Kentucky state Auditor Adam Edelen used a standard icebreaker when he met voters during his 2011 campaign: “Who's cheating you?”
A common theme quickly emerged. Voters were upset about how much so-called “special districts” were costing them. “People said, ‘My sanitation district has raised my rates 60 percent,'” Edelen said. “When I went and asked the county executives about it, I got: ‘They don't work for me.'”
According to the Census of Governments, a tally of local governments by the U.S. Census Bureau every five years, 885 special districts have been created since 2007.
The country's 38,266 special districts make up more than 40 percent of all local governments, and operate with significant autonomy performing services ranging from cemetery maintenance and mosquito abatement to fire protection.
In May, Kentucky overhauled the accountability system for its special districts in response to an audit conducted by Edelen's office. The 2012 audit, titled “Ghost Government,” said special districts spend $2.7 billion each year—just $5 less per capita than Kentucky spends on primary and secondary education—and maintain $1.38 billion in reserves.
Kentucky lawmakers created a training program in financial management for special district leaders and simplified the regulatory framework that governs them. They also put into place more stringent auditing and financial reporting requirements and ethics standards that didn't previously exist. Special districts have to submit financial information to an online database by Dec. 31 of this year or could face penalties ranging from funding cuts to forced dissolution.
Some of Kentucky's 628 special districts have welcomed the changes, while others have fought them all the way. “Honestly, that further motivated us to get to the bottom of this very muddled and murky layer of government,” Edelen said. “The folks who do not welcome increased oversight, accountability and transparency are probably up to something that they ought not to be.”
Edelen cited recent high-profile scandals such as the one that engulfed the Garrett Fire District in northeastern Kentucky. It became infamous in 2012 for more than $123,000 in questionable expenses, ranging from $4,600 in shopping gift cards to $839 on fireworks. More than 800 pornographic videos were found on department electronics.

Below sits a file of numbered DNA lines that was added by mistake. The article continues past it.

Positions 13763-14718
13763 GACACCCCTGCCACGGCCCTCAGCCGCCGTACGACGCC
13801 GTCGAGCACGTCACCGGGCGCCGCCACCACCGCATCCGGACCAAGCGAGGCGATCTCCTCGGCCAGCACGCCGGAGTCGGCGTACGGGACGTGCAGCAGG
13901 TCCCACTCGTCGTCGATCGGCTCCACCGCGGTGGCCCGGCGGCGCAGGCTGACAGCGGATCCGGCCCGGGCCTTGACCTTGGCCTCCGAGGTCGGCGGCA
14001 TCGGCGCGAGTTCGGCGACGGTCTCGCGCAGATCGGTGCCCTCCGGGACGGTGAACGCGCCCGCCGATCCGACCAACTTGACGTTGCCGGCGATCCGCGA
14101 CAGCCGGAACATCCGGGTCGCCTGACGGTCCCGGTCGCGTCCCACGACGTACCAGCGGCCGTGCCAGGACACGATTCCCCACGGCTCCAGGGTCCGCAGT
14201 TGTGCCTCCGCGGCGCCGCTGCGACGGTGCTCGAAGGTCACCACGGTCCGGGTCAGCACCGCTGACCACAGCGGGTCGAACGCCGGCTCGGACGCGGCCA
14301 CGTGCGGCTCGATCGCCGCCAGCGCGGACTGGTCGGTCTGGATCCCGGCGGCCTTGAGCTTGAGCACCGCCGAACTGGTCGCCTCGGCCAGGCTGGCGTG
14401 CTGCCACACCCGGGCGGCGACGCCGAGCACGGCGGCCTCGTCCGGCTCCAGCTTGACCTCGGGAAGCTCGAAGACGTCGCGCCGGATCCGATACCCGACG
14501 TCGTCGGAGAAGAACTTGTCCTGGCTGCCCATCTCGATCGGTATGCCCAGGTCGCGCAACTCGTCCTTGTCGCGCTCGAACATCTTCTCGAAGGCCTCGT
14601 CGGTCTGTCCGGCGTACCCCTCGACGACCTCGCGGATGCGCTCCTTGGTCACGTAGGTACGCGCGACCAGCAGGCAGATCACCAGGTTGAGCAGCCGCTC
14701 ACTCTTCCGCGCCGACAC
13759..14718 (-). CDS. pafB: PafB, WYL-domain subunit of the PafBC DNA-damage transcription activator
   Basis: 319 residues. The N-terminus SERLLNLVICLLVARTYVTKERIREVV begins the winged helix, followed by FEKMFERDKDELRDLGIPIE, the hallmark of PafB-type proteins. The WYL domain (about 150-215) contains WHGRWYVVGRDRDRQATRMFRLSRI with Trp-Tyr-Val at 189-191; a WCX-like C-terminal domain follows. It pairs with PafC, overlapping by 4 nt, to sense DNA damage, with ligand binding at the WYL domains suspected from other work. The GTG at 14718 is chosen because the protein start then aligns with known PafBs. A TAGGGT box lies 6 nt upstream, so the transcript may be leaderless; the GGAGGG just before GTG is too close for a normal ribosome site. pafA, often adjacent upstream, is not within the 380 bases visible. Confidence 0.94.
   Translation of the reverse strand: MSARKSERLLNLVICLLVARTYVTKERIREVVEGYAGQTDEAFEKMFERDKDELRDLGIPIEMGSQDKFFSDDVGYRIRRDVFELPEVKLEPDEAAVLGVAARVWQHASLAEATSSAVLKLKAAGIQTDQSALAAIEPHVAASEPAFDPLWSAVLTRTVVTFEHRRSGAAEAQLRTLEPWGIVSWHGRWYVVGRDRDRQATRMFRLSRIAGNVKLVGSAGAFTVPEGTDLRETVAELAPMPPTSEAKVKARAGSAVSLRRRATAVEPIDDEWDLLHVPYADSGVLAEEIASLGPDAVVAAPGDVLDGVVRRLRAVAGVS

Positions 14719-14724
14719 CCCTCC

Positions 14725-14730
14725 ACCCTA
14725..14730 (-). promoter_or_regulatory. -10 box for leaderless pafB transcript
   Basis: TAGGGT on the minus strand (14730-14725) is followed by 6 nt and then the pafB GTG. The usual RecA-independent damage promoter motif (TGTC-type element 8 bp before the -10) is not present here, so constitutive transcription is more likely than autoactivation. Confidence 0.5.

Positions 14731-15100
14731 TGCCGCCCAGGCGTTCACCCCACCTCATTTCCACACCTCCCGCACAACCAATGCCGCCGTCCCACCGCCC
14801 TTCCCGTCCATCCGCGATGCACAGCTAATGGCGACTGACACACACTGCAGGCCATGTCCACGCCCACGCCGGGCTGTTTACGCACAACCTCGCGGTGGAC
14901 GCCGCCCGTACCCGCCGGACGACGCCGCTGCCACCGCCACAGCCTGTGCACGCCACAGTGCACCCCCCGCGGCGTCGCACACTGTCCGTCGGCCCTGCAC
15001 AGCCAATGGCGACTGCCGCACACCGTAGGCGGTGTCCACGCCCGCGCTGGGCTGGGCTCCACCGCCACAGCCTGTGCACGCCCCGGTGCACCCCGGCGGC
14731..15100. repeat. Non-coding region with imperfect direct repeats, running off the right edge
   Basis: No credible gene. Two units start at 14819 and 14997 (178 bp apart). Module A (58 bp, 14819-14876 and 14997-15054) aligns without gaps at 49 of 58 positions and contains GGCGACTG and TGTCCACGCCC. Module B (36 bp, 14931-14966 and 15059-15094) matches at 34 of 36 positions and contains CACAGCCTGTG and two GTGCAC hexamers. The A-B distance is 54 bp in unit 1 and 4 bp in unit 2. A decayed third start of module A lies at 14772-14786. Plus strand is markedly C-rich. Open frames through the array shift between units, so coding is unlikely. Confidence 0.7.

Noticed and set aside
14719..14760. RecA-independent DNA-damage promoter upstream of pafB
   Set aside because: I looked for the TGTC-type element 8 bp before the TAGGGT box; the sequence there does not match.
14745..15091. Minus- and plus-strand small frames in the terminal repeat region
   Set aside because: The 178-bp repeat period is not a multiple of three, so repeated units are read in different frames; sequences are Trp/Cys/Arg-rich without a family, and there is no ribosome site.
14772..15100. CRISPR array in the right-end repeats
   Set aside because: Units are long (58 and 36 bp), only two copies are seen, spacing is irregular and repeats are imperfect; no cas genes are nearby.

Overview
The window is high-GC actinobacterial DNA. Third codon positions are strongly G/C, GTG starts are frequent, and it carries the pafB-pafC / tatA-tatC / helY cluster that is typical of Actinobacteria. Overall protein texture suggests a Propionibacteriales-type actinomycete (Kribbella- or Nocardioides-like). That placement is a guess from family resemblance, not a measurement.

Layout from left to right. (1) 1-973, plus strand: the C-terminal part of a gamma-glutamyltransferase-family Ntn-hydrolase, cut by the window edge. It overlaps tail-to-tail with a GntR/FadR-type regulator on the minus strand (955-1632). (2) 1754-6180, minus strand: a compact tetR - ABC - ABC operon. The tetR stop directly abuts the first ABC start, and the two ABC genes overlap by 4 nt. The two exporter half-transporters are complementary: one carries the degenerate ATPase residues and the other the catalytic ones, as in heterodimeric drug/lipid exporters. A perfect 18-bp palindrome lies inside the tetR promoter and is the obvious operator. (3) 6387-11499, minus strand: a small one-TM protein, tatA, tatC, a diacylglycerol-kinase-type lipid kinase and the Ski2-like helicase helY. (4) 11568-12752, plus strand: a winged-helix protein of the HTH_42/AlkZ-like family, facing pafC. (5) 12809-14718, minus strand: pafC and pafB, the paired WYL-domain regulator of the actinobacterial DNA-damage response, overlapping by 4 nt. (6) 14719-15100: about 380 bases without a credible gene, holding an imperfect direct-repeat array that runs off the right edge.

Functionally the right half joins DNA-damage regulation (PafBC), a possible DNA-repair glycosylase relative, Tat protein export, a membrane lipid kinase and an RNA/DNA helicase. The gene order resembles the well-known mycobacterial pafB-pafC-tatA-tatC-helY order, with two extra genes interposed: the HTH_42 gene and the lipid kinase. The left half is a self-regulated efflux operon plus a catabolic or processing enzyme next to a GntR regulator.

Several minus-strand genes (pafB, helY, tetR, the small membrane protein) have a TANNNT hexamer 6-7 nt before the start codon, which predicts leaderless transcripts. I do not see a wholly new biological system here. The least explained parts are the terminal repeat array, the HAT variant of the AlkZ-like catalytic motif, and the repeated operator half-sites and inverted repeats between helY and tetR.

Nationwide, the number of special districts has grown at a steady clip for more than 70 years. The first Census of Governments, in 1942, put the number of special districts at 8,299, about a fifth of the current number. A special district has to have a significant level of autonomy in order to be counted as an independent government under Census standards, so the actual number of districts may be greater.
The first special districts were created during the New Deal, as a way to quickly pump money into the economy without having to go through multiple layers of state and local government, said Larita Killian, a research fellow at the Center for Business and Economic Research and an expert in special districts.
“They said, ‘We've got money to send you for housing and conservation, but we want you to set up special districts,'” she said. “Historically, the federal government has encouraged and in some cases required special districts.” Later, as families flocked to the suburbs, special districts flourished as a way to make services like water and trash pickup available outside of city boundaries.